You can teach your brain’s reward centers to crave healthier, lower-calorie foods over junk, research at Harvard and Tufts U. recently found. And it’s easier than you think.
For six months, obese adults followed the scientifically designed “iDiet,” which prescribes healthy foods and helps eaters understand their “food instincts”—e.g., hunger, availability, familiarity—and learn to control them. At the end, MRIs showed that the reward center in the dieters’ brains “lit up” more intensely at photos of healthy food than at shots of the unhealthy crap that used to excite it.
One of the biggest keys to retraining your brain: Eat healthy when you’re hungry.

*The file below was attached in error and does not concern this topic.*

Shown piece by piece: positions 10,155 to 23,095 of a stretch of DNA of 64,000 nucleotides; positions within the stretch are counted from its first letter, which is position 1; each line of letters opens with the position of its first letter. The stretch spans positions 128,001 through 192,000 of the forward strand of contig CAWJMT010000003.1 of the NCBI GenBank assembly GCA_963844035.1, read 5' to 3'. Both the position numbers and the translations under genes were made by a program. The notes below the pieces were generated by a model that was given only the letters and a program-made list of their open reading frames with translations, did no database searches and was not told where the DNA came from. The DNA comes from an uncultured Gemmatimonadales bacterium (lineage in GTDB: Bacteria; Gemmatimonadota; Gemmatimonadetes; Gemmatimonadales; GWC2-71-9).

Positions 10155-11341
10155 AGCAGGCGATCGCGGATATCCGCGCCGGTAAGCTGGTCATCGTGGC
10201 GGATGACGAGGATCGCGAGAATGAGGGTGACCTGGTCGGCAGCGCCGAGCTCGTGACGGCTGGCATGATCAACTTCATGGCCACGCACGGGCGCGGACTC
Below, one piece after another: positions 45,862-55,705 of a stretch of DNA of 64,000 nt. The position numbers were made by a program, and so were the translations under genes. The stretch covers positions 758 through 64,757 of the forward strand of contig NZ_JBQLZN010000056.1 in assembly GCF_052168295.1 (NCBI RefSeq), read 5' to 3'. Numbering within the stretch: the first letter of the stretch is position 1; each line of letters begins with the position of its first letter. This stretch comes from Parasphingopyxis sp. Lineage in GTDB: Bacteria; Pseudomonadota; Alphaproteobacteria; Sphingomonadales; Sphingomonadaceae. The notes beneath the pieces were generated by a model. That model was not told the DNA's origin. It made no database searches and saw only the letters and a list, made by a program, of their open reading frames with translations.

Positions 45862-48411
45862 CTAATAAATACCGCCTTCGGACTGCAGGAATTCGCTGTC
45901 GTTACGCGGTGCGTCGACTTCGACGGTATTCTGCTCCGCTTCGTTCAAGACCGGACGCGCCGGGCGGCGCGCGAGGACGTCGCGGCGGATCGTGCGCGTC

“It sounds stupidly simple, but if you think about what people are likely to grab when they’re starving—chips, pizza—it’s stuff that will maintain their old cravings,” says study co-author/iDiet creator Susan Roberts, Ph.D. “So when you’re hungry, eat something healthy instead—an apple, grilled chicken—and pretty soon your brain will think of those foods as what will be tasty.”
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